In a latest report published by Moody’s, the agency maintain the credit rating of Pakistan at B3 as the country receives $1.4 billion under Rapid Financing Instrument (RFI) from IMF and supplementary financial aid of $588 million from Asian Development Bank (ADB). In addition, G20 nations and International Development Association (IDA) have offered to provide debt relief to Pakistan. The $7 billion stimulus packages announced by Prime Minister Imran Khan on 24th March had raised the financing needs of the country by multiple times.
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Fiscal Deficit in Pakistan
The fiscal deficit in Pakistan was around 8.9% in 2019 and under the current economic crisis, Moody’s has raised the expected deficit for 2020 to be around 10%. The financial stimulus presented by Imran Khan aims at providing direct cash hand-outs to low-income and daily wagers with more than Rs. 200 billion allocated for wagers. Moreover, around Rs. 200 billion is allocated for export industry and small and medium (SME) sector. The stimulus package constitute around 2.8% of Pakistan’s GDP and without substantial financing support, the deficit could fall beyond 10%.
The revenue collection for Pakistan raised by 40% including 18% rise in tax revenue. However, 2020 will likely observe a decline in tax collection as predicted by IMF. Moreover, the partial lockdown across the country can further reduce consumption and thus, reduce indirect and sales tax collection. Lastly, Moody’s incorporate the data on drastic fall in oil imports for Pakistan which can substantially mitigate the expected fall out of fiscal deficit under current circumstances. Moody’s expectation of fiscal deficit for 2021 is around 8%-8.5% of GDP.
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Moody’s expects Pakistan’s debt to rise in 2020
In order to support the economy in coronavirus crisis, Federal government has announced several relief packages for industries to sustain employment and economic growth. Moreover, the support for healthcare sector is also a major financial concern for government. Moody’s expect Pakistan’s debt to rise by 4% during 2020, constituting around 87% of GDP. However, Moody’s foresee greater input by bilateral creditors in coming days. The report incorporates expected deferring of both principle and interest payments on bilateral debt due in May and June by G20 nations. The interest for foreign currency debt in Pakistan constitutes around 0.6% of GDP and is owed equally to bilateral creditors and multilateral development banks (MDBs).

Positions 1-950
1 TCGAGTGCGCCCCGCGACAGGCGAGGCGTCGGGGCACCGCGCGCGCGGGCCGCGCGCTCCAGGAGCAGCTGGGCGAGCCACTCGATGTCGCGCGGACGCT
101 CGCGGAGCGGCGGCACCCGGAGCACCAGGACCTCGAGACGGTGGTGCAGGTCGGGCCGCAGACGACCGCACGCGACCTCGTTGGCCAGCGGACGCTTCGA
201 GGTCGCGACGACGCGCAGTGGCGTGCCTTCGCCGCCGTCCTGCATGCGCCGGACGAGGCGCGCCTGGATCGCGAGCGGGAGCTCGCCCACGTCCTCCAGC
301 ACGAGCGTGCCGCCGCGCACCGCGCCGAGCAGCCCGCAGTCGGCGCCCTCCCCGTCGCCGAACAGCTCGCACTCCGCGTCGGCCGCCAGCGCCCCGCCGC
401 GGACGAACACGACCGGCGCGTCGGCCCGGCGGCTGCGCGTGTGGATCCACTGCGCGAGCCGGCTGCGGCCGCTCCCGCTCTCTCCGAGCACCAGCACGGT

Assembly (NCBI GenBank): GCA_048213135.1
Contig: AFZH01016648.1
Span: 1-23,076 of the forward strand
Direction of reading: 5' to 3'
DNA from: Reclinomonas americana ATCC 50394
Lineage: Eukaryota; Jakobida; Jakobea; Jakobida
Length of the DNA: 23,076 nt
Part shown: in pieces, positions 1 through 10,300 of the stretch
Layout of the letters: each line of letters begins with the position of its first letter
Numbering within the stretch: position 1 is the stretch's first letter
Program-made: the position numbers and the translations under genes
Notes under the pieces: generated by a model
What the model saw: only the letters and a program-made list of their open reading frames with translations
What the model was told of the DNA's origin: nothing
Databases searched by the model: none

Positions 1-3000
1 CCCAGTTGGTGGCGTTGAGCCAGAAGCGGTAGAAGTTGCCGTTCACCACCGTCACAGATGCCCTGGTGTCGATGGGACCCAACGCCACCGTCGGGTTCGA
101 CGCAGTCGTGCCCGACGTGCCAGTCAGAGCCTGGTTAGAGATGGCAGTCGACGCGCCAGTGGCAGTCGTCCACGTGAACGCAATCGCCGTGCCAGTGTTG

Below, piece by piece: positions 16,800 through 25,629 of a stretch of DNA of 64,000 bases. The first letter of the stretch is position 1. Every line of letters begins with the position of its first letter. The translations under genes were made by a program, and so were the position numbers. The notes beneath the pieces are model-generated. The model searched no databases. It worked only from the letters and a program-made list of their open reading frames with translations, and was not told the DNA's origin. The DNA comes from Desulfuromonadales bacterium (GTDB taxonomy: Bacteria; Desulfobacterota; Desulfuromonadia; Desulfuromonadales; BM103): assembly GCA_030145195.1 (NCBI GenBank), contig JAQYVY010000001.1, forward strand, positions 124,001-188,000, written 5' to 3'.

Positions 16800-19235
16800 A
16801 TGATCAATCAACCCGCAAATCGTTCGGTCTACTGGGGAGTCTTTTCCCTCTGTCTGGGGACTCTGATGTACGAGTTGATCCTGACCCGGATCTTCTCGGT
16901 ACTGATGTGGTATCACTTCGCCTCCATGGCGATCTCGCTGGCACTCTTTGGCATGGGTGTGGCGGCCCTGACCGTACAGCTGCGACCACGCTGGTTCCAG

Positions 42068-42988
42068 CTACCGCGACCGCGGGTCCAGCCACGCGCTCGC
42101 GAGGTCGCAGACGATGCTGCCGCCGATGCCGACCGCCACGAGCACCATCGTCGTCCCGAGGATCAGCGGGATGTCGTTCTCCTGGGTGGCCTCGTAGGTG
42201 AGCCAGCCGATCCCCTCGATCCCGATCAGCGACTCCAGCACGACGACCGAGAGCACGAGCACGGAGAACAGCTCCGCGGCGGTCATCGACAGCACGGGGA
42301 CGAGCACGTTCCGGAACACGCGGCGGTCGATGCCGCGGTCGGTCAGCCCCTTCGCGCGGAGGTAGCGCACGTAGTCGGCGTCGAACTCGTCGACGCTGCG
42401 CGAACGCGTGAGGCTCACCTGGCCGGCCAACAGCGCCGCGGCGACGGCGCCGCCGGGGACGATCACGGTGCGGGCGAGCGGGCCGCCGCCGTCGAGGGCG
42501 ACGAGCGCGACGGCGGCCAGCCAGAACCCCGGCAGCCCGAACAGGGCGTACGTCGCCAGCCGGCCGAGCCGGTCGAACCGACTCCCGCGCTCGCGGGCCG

Moody’s expects GDP to grow by 2% in 2021
The federal government’s decision to partially open the economy with construction, export and agriculture sectors active during the crisis, will play a significant role in avoiding severe recession. Moody’s expect Pakistan’s GDP to shrink by 0.1% to 0.5% during 2020. This conservative analysis for GDP decline is based on the federal government’s efforts to keep domestic consumption levels up during the crisis. Moreover, the fiscal consolidation by federal government under IMF program has already put the economy on right track and despite increasing fiscal deficit in 2020, the moving cycle of economy will have a positive impact in coming year. Overall, the rating agency considers it quite viable for Pakistan to come out of this recessionary crisis due to coronavirus in 2021.